NASCAR star selling Missouri Heights ranch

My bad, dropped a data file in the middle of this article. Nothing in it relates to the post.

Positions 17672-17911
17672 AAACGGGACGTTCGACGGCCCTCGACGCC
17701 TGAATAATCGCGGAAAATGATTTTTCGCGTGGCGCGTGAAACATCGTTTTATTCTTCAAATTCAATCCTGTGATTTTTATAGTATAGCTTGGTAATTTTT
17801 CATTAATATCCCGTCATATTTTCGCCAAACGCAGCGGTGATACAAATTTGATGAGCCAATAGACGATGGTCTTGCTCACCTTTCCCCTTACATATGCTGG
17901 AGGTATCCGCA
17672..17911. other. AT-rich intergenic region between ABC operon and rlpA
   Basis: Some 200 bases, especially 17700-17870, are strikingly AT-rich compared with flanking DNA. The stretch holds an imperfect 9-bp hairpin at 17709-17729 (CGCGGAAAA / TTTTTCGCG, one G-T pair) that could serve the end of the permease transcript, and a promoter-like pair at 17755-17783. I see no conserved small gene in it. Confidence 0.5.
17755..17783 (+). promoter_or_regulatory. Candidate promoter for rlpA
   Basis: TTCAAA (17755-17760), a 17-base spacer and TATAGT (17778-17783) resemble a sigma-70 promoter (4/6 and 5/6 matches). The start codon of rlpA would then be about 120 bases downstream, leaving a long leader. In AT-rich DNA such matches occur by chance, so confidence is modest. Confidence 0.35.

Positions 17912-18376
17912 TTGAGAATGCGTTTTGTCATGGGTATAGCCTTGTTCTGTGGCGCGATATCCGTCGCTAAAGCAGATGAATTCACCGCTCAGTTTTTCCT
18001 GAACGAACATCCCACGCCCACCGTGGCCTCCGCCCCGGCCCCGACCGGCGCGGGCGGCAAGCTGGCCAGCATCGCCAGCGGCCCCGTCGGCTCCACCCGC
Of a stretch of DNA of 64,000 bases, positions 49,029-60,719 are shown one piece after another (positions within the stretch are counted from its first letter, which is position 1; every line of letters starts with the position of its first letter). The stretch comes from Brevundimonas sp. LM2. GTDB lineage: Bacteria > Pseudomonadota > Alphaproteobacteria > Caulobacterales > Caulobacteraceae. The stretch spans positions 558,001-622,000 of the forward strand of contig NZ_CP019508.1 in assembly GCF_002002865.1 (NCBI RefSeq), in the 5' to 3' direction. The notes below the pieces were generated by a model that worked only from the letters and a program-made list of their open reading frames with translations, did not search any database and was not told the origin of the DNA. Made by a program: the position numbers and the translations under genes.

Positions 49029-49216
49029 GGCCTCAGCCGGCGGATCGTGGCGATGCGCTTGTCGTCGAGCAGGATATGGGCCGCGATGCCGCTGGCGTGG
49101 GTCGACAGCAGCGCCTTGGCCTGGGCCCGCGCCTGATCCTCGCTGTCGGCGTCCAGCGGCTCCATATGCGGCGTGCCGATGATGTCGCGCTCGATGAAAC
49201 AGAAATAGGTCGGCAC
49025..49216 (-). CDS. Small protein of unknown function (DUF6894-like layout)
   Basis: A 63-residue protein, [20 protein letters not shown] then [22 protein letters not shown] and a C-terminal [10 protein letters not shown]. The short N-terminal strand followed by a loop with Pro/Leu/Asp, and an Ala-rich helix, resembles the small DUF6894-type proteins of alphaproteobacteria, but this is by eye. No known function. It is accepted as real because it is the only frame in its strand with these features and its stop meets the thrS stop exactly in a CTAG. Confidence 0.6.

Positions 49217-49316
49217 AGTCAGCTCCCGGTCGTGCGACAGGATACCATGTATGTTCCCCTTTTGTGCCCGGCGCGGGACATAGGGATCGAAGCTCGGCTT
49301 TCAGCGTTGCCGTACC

CARBONDALE NASCAR celebrity Jeff Gordon has sold most of nearly 2,000 acres he owned in the high country above Missouri Heights to a development group headed by the man who created the Dallas National Golf Club in Texas a few years ago.And John MacDonald, formerly of the Ernst & Young accounting and consulting firm, said he plans to build much the same kind of project here as he did in Dallas. The course designer is to be golf architect Tom Fazio, who also designed the Dallas National course.The deal has yet to close, said broker Scott Davidson of the Aspen Associates Realty Group.The due diligence work, including applying for development approvals from Garfield County, is in the early stages, and the deal is not expected to be completed until mid-2009, MacDonald predicted. Neither man would disclose the selling price.Gordon, who reportedly bought the land outside of Carbondale in 2006 for $9 million, was not even thinking of selling the land until MacDonald approached him. But over time he became convinced it was the thing to do, according to John Bickford, Gordons stepfather and business manager.I found it by actually driving around and looking for golf property, MacDonald said of the deal, adding with a hearty laugh, It took a while, but I wore him down.Gordon retains a 50-acre parcel of his own, as well as a couple of memberships in the club, MacDonald said.The pastures and rolling hills of the property are some of the most secluded and scenic terrain that remains undeveloped in the valley. The property has only a humble old ranch house and a tiny log cabin, along with a few barns and sheds. There are no opulent displays that would indicate its owned by a popular, multimillionaire race car driver.Gordons parcel overlooks the proposed golf course site but is not near it, MacDonald said, stressing that the 300-acre golf course will not be peppered with homes, as are a number of other golf subdivisions that have sprung up in the Roaring Fork Valley.The land actually is two ranches known formerly as the Gould and Gordon ranches divided by a small parcel of public land that Bickford described as a driveway along which the ranchers would once drive herds of cattle.The parcels comprise some 1,400 acres in what is now called the upper ranch, and for which there currently are no development plans, MacDonald said.The lower ranch, at roughly 500 acres, is to contain the golf course, Gordons 50-acre parcel and what MacDonald called a small number of home sites sized at around 40 acres apiece.Wed like to do as minimal a development as we possibly can, MacDonald said. Im not your typical developer. Im just an avid golfer.Bickford and MacDonald both noted that the property butts up against a neighboring development known as High Aspen Ranch and another called The Ranch at Coulter Creek. He said that some of the homeowners in those subdivisions are likely members of his proposed golf club.MacDonald said he had talked with neighboring ranchers, whom he said are realists and not opposed to his project. He conceded that the ranchers might have preferred the Gordon property be placed under a conservation easement. But, he maintained, his neighbors are appreciative of his goals of keeping residential development to a minimum, using water conservation measures to keep water consumption as low as possible, and planting native grasses and eliminating the typical vast stretches of fairway covered in Kentucky bluegrass.This thing really is all about golf, he said. This is a golf club for people that love golf and love this email@example.com
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